......when you come home again to Wales."
On the other hand, you may find something else lurking. Tuberculosis.
Over the past four years, the valleys of the Rhondda, and now Powys in South Wales have seen an 'amplifying situation' regarding Tb in human beings. That's 'expert-speak' for getting worse. Much worse, and in groups of people who are not usually associated with the disease but who nevertheless are vulnerable. Primary school children and teenagers.
We make no comment on this story, but offer the following comments and quotes with sources where appropriate.
* GPs are being asked to be vigilant after 40 cases of tuberculosis were found in the Rhondda and Taff-Ely areas of south Wales in just over a year.
* An oubreak control team has been set up after this alarming rise.
* To put it in perspective, experts say they would have expected about a dozen cases in this time.
* Doctors say they have at present no explanation for the dramatic increase in these specific areas, particularly as there has not been a corresponding rise neighbouring areas with similar social conditions etc.
(BBC News - Wales July 2000)
* The growing problem of tuberculosis in young people has been highlighted by a south Wales health authority, which has detected 50 cases.
* Three people have died, including one child.
* Most of the cases in south Wales have developed in clusters and are among children who have never left the UK.
* One problem has been ensuring that diagnosed Tb sufferers took the full 6 month course of the various antibiotics to cure them. Without the full course, at least one-third of people with TB will die from the disease, and another third remain chronically ill.
* Another problem has been the development of resistance [of the Tb bacteria] to antibiotics.
BBC News Wales - March 2001.
* In April 1100 pupils at Duffryn High school in Newport, S Wales were tested for TB following positive test results in eight pupils.
* Two cases found in a school at Porth, Rhondda.
* A Cardiff scool child is 'no longer infectious' after prolonged antibiotic treatment.
BBC News Wales -May 2001
From the area, various 'interested parties' including the FUW, health officials, vets and local people have updated us on this very serious situation.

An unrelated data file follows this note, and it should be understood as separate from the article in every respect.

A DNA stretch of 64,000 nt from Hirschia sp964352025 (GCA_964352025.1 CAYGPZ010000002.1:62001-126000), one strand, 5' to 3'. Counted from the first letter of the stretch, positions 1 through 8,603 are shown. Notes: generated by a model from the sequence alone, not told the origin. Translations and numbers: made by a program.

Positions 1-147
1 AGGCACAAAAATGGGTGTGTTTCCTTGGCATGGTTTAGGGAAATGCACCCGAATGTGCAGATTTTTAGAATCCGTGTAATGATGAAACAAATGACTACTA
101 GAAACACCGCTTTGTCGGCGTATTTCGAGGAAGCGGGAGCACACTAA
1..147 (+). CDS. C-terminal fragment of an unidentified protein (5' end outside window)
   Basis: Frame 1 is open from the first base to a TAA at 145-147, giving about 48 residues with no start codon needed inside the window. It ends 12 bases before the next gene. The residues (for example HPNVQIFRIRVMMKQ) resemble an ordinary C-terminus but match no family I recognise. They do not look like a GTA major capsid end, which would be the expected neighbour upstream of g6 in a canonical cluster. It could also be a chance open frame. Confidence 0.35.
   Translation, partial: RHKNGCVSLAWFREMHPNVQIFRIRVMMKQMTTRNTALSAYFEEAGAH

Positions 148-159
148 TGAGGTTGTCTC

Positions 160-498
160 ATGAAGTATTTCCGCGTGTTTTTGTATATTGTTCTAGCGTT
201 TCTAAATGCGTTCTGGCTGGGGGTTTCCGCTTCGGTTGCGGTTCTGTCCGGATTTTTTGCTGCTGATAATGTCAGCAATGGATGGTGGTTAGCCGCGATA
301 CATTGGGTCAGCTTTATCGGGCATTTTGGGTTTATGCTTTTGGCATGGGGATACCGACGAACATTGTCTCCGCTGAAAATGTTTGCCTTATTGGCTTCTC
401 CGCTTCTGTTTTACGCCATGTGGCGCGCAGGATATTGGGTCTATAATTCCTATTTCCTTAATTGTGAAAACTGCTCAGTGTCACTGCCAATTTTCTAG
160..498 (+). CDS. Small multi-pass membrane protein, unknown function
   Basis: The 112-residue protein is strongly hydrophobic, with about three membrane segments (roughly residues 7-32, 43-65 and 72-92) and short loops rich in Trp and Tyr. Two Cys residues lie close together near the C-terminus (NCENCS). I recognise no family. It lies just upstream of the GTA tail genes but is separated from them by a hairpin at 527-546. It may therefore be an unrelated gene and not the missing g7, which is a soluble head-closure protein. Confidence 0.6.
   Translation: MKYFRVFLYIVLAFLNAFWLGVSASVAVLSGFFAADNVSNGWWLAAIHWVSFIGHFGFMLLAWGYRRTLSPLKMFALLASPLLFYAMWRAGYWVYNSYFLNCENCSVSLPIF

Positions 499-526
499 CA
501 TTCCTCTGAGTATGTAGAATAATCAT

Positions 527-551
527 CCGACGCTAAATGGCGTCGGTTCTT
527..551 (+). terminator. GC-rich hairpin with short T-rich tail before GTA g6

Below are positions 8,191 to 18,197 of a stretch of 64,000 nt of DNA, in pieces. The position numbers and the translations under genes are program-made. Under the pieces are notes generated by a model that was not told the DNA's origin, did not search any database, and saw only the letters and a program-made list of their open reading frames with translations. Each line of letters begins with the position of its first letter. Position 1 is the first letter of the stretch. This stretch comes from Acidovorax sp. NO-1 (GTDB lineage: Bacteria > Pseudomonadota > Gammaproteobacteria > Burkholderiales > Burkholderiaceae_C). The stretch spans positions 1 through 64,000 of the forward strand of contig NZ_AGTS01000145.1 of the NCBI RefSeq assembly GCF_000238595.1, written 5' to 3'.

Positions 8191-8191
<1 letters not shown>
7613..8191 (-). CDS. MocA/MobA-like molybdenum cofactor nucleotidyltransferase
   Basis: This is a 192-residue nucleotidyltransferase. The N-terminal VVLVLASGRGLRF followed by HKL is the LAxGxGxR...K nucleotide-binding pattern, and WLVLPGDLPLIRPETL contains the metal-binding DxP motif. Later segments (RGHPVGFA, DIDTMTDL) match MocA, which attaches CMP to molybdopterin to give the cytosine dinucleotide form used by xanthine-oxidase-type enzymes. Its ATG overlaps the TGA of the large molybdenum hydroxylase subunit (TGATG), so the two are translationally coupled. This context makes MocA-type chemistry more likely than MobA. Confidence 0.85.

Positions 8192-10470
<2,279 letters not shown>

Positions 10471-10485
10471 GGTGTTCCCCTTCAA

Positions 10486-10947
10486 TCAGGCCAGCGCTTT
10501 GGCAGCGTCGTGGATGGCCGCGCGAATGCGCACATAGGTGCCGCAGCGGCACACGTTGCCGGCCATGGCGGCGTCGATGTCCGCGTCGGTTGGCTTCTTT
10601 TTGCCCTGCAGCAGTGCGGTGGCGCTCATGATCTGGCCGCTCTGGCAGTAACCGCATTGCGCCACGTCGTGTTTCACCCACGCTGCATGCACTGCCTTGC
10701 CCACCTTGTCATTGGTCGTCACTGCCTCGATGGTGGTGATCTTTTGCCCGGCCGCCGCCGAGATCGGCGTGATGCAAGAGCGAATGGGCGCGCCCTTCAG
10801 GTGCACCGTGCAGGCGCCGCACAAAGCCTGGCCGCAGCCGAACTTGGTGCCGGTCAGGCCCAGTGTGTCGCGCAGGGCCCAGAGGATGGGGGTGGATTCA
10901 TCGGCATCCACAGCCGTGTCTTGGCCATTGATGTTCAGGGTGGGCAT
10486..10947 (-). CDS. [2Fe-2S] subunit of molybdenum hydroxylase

* Two schools in Powys the latest to report problems amongst their pupils. They are small primary schools at Kerry and nearby Dolfor.
* The lesions in children from these schools are typical of m. bovis, i.e in the neck glands.
* Such lesions may be operable, but any postmortem material is usually dunked in formalin prior to basic slide examination. DNA for strain typing is then more difficult (expensive?) to extract. Some lesions may involve the pituitary gland. Treatment is with an antibiotic or cocktail of antibiotics, one of which has particularly nasty side effects.
* The strain or spoligotype of this particular tuberculosis is of 'non human origin'.
*The strain may be a mutation between an ethnic (non UK) m. tuberculosis bacteria, which is now hosted by badgers.
* It's original source could have been from raw or partially treated infected human sewage, to which badgers gained access.
* Many dead badgers have been seen in the area.
* Although there are no setts on the school playing fields, badgers have latrines there which are accessible to the children.
* Local councils fear exposure of the problems would lead to the closure of the schools, one of which has around 40 pupils.
As we said, we have deliberately not made any comments on this story, except to say short term sticking plaster politics is not going to protect the children or the badgers of S. Wales from what is a nasty, virulent and potentially fatal disease.